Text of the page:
n(k) = a(k-1) + 2n(k-1).

To prove a(k) = (3^{k-1
}+ 1)/2 and n(k) = (3^{k-1 }-
1)/2, she uses induction on k. For the base step k = 1, clearly, a(1) = 1 and
n(1) = 0 fit the pattern. For the
induction step, she assumes the result for k __>__ 1; she must show that
a(k+1) = (3^{k }+ 1)/2 and n(k) = (3^{k }- 1)/2. By the
recurrences and the induction hypothesis,

a(k+1) = 2a(k) + n(k)

= 2[(3^{k-1 }+ 1)/2] + (3^{k-1
}- 1)/2

= (3^{k }+ 1)/2

n(k+1) = a(k) + 2n(k)

= (3^{k-1 }+ 1)/2 + 2[(3^{k-1
}- 1)/2]

= (3^{k }- 1)/2.

This completes the induction proof. Obviously, the
expressions for a(k) and n(k) imply that lim _{k} a(k)/n(k) = 1.

**5. Structure and dimension of the Ana fractals**

** **

This section uses the terminology of Section 2. Let C(I) denote the Cantor set with initial closed interval I. (The Cantor set as usually defined is C = C([0,1]).)

To characterize the Ana fractal A, suppose that x is in A.
Then there is a stage k_{x }at which x is in A_{k }for k __>__
k_{x. }This means that x is in a closed stage-k_{x} subinterval
I_{a} corresponding to an *a*, and will never be removed by a
deletion of “middle thirds” (resulting from *n *generating *ann*) at
any later stage. By the remarks in 1 of Section 2, x is in the the Cantor set
C(I_{a}). Therefore, x is in A if and only if at some stage k_{x},
x is in C(I_{a}) for an an *a in *k_{x}. In other words, *A
is the union of all the Cantor sets C(I _{a})* where

The same remarks and characterization hold for the golden Ana fractal G.

It is not hard to show that the closures of A and G both
equal the initial interval I, which has fractal dimension = 1, but a direct
computation from the definition will be given.** **To compute the fractal
dimensions of (the closures of) A and G, recall the definition of the *fractal
dimension* (or *Minkowski dimension*) D of a compact set S (here
specialized for a subset S of the real line **R ^{1}**, such as the
Cantor set; cf. [B] or [C] for background material). Let ε > 0 and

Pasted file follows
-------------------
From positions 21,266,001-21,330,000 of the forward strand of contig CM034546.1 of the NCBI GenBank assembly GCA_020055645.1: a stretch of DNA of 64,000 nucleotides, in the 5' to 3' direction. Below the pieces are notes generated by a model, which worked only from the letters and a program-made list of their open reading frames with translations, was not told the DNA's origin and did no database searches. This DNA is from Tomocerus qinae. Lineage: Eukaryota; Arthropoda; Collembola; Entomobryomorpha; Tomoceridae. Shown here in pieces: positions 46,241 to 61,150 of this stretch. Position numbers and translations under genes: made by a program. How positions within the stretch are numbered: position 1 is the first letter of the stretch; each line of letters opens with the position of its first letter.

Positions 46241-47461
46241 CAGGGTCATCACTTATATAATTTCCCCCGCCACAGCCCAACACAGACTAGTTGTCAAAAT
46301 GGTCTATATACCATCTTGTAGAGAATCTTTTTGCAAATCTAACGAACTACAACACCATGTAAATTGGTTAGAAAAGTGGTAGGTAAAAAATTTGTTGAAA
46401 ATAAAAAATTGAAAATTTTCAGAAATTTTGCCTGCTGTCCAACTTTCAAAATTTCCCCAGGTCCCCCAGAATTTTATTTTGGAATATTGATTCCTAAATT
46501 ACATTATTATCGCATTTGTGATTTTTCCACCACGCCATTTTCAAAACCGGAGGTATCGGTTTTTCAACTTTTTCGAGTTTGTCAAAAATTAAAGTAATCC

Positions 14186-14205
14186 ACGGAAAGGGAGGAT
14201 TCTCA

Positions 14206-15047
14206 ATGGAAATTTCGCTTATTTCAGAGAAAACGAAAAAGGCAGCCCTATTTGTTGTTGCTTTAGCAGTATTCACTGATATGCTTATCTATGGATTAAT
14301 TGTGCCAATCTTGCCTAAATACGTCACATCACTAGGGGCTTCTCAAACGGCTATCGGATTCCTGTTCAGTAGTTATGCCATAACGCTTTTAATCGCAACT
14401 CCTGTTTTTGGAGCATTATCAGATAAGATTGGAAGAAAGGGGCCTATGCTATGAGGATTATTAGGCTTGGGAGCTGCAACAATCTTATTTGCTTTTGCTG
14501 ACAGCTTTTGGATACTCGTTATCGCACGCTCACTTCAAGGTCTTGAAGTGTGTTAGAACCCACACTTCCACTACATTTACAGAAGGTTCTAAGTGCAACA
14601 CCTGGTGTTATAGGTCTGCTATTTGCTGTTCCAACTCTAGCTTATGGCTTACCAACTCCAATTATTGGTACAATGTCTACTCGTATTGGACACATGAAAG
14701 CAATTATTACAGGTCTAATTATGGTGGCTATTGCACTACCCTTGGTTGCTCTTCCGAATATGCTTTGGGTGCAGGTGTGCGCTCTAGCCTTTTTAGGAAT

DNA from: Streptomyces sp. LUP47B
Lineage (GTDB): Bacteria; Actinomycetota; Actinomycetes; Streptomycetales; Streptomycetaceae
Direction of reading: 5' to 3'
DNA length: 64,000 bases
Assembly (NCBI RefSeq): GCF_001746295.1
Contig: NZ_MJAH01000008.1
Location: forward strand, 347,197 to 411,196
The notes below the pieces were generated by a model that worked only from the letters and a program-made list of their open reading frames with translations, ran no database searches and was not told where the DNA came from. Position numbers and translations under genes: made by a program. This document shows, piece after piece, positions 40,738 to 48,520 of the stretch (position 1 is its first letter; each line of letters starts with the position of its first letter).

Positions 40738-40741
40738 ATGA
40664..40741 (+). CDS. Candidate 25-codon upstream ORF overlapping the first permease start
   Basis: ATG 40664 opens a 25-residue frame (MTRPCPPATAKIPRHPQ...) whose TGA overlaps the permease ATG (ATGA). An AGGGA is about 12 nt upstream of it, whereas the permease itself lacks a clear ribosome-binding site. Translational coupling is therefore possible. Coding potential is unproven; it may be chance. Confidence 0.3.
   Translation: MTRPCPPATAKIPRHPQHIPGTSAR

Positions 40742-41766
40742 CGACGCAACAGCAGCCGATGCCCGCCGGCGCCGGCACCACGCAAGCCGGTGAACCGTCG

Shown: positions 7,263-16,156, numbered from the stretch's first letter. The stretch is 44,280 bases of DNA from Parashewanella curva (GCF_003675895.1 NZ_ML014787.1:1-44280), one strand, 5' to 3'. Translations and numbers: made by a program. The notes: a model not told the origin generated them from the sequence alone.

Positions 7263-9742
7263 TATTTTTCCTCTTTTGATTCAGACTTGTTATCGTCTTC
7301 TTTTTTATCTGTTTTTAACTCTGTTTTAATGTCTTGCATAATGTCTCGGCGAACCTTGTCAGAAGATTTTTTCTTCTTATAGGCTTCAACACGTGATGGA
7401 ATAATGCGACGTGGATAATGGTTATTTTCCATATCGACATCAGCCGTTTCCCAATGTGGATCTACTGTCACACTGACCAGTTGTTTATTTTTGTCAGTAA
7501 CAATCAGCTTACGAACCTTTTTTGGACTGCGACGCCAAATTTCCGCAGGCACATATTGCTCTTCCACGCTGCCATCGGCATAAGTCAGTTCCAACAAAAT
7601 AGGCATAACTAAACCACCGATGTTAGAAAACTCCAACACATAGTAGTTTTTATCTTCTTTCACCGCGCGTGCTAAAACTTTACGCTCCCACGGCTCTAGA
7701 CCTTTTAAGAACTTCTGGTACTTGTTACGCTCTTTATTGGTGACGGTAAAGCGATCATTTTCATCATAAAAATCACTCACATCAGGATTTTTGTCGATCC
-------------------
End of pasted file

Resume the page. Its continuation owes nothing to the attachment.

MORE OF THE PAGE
N(ε) denote the smallest number of closed intervals of length 2 ε
(i.e., with "radius" = ε) needed to cover S. Then

D = lim _{ε}_{à0}
log N(ε) / log(1/ε).

This general definition of dimension applies to sets that do not necessarily exhibit any obvious self-similarity.

Let r(k) denote the number of subintervals in the
partition of the closed interval I at stage k. For A, r(k) = 3^{k-1},
and for G, r(k) = a(k) + n(k) = F(2k-1) + F(2k-2) = F(2k) à

1/5^{1/2 }φ^{2k
}as k grows large. The latter observation follows from the closed form
expression for the n-th Fibonacci number F(n), that is,

F(n) = 1/5^{1/2 }[((1 + 5^{1/2})/2)^{n
}- ((1 - 5^{1/2})/2)^{n}],

and the observation that in the second factor, the second
summand ((1 - 5^{1/2})/2)^{n} à 0.

It then suffices to consider ε = 1/(2r(k)) for k = 1,
2, 3, … in the calculation of D (cf. [B], Theorem 1, p. 176 in the chapter on
fractal dimension). More precisely, if ε_{k} = 1/(2r(k)), then

D = lim _{k}
log N(ε_{k}) / log(1/ε_{k}).

Note that since I has length L = 1, ε_{k}
equals half the length (i.e., the “radius”) of a stage-k subinterval, so
N(ε_{k}) equals the smallest number of closed intervals, each
congruent to a stage-k subinterval, needed to cover the set S = A or G..

Clearly, a(k) such subintervals are needed to cover just the
Cantor sets C(I_{a}), where I_{a} is the closed subinterval
corresponding to an *a* at stage k. Also, it is not hard to see that n(k)
such subintervals, one for each white space (unshaded open interval) W_{n}
corresponding to an *n*, are needed to cover the Cantor sets C(I_{a})’s
of the *a*’s descending from that *n*. (These C(I_{a})’s * *get arbitrarily close to the endpoints of
W_{n}.) Therefore, N(ε_{k}) = a(k) + n(k) = r(k). Also,
1/ε_{k} = 2r(k).

Substituting in the above definition of D,

D = lim _{k
}log r(k) / log(2r(k))

= lim _{k }log r(k) / [log(2) +
log r(k)]

= 1

for both A and G.

Although they are somewhat atypical, Cantor set-style fractals having fractal dimension equal to 1 have been studied; see for example, Magdi Mohamed’s construction in [C], p. 33.

**6. Fractals on similar sequences**

The analysis of the Ana fractal in this paper can be easily modified to the study of a similar fractal on the Morse-Thue sequence. I leave this as an exercise for the interested reader.

The “Look and Say” sequence presents more of a challenge since it is not generated by simple replacements as in the Ana and Morse-Thue sequences. It is possible to define fractals on the “Look and Say” sequence in the style of 1 and 2 of Section 2 above. However, their analysis appears to be difficult.

*Acknowledgement.* The author thanks Dr. Mohammad
Khadivi for reviewing this paper and providing valuable suggestions.

[A] Andrews, G. *Number Theory*. Dover Publications,
1994.

[B] Barnsley, M. *Fractals Everywhere*. Academic Press,
1988.

[C] Crownover, C. *An
Introduction to Fractals and Chaos*. Jones and Bartlett, 1995.

[P] Pickover, C. *Wonders
of Numbers*. Oxford University Press, 2001.

[S] Schroeder, M. Fractals, Chaos, Power Laws. W. H. Freeman, 1991.

[S1] Sloane, N. and Plouffe, S. *The Encyclopedia of
Integer Sequences*. Academic Press, 1995.

[S2] Sloane, N. *The Online Encyclopedia of Integer
Sequences *at the following URL:

http://www.research.att.com/~njas/sequences/Seis.html

[W] Wells, D. *The Penguin Dictionary of Curious and
Interesting Numbers*. Penguin
Books, 1998.